Not all heroes wear capes, and if “Spider-Man: Homecoming” wasn’t convincing enough, “Spider-Man: Far From Home” establishes that Zendaya’s Michelle …
Thanks for reading Chatham County’s leading news source! Please consider supporting community journalism by subscribing to the News + Record – you can do so by clicking here.
Not all heroes wear capes, and if “Spider-Man: Homecoming” wasn’t convincing enough, “Spider-Man: Far From Home” establishes that Zendaya’s Michelle Jones, aka MJ, is the coolest character in the Marvel Cinematic Universe. The smart and sassy MJ isn’t some typical damsel in distress. A portrait of millenial moxie, she’d rather do the saving than be saved. She’s not here to be someone’s love interest, but she does have her own, if only he had the guts to step up. Peter Parker/Spider-Man (Tom Holland) has been to space and back to save the universe, but he can’t quite summon the courage to ask MJ out.
This Spidey sequel opens following the events in “Avengers: Endgame,” with the world still mourning the deaths of Tony Stark/Iron Man and sundry Avengers and, more significantly, coping with the sudden return of half the planet’s population five years after they vanished with the snap of Thanos’ fingers. Called “the Blip,” it’s a cultural and psychological phenomenon in which the returnees haven’t aged a day while those who remained are five years older and five years hardened. It’s an intriguing premise the film also quickly jettisons to move onto its globe-trotting narrative that finds Peter and his classmates going on a school trip to Europe.
Peter has grand plans to profess his feelings to MJ atop the Eiffel Tower. But just as their trip begins in Venice, trouble comes calling in the form of a giant water monster, one of several marauders known as the Elementals. Nick Fury (Samuel L. Jackson) gives Peter the hard sell to become Earth’s next big superhero and save the world from these creatures. He even hands over Tony Stark’s trademark sunglasses, which Stark bequeathed to Peter, high tech eyewear that’s the gateway to an artificial intelligence program named E.D.I.T.H. controlling all of Stark Industries’ databases and weaponry.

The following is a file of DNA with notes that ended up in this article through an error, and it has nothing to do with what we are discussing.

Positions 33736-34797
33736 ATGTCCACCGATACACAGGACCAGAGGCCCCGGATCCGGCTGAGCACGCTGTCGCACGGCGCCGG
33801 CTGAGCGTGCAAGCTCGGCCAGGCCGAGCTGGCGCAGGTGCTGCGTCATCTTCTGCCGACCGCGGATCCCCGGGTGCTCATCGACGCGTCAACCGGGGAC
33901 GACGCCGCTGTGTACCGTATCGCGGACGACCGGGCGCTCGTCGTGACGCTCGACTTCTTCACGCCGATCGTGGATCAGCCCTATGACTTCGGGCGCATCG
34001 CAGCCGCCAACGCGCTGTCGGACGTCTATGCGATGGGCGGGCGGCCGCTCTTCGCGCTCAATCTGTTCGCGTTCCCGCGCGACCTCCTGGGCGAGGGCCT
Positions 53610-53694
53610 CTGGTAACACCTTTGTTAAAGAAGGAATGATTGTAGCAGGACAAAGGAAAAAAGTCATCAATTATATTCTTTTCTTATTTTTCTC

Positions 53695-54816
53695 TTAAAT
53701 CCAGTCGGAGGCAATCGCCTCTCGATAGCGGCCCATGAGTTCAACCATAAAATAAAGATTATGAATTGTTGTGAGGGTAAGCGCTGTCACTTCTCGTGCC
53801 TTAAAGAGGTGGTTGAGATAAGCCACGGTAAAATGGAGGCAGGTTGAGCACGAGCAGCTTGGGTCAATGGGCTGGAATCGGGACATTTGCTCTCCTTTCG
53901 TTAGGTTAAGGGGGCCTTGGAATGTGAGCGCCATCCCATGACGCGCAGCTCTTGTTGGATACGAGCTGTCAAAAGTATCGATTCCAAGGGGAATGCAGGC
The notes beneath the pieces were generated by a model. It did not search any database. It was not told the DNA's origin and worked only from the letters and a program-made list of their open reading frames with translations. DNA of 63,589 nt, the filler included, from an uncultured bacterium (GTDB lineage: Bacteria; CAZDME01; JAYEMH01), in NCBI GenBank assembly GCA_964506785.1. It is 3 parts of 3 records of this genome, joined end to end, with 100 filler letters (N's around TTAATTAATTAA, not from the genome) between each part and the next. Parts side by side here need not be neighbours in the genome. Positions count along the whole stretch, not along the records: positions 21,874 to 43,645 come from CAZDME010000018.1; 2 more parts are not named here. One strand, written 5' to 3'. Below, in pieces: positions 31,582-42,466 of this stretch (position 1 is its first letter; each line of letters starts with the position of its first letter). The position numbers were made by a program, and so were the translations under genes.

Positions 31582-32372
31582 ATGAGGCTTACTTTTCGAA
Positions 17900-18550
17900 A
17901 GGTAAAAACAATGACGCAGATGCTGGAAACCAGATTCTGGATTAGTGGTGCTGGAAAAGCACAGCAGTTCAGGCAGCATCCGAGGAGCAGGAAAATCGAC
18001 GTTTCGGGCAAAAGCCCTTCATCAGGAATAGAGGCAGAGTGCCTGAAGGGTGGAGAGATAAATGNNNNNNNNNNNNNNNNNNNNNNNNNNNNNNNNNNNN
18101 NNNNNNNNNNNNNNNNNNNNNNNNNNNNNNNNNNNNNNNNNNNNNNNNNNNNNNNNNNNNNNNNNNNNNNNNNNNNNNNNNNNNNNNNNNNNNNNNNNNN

It’s a burden Peter doesn’t want to carry, so he finds a seemingly fitting alternate successor in Quentin Beck (Jake Gyllenhaal), a superhero who hails from Earth in an alternate multiverse reality and has already fought the Elementals on his home world. With Stark gone, Peter sees the avuncular Beck, nicknamed Mysterio, as a new mentor and Avengers leader more worthy of Starks’ specs.
The tension (such as it is) at the heart of “Spider-Man: Far From Home” is whether saving the day and getting the girl are mutually exclusive. Even when an Elemental threatens to raze Prague, Peter expends more effort figuring out how he can still manage to sit next to MJ at the opera. Call it teenage angst, but it’s also the fact that having super powers doesn’t mean you asked to be a superhero (or want to be an Avenger, an ill-fitting forced marriage the MCU would be wise to relax).
Illusion is the running theme throughout “Far From Home,” whether it’s in the form of secret identities, hidden motives, furtive ambitions, or an enemy who wields deception and actual hallucinations as weapons. It includes Aunt May (Marisa Tomei), who may or may not be dating former Stark body man Happy Hogan (Jon Favrea), much to Peter’s chagrin, and the odd summertime pairing of Peter’s bestie Ned (Jacob Batalon) and Tracy Flick doppelganger Betty Brant (Angourie Rice). It’s also found in a movie that’s a superhero film packaged as a summer fling flick, a movie that succeeds when it’s breezily immersed in its characters’ coming-of-age chemistry and falters when all the world domination and CGI stuff starts.
The boundary between fact and reality extends to both mid-credits sequences, including one that’s the most impactful in all the Marvel movies. While “Homecoming” and “Far From Home” were about a teenage Peter Parker learning to become the hero (and finally getting on MJ’s vibe), the next “Spider-Man” may be about him learning to live as the villain.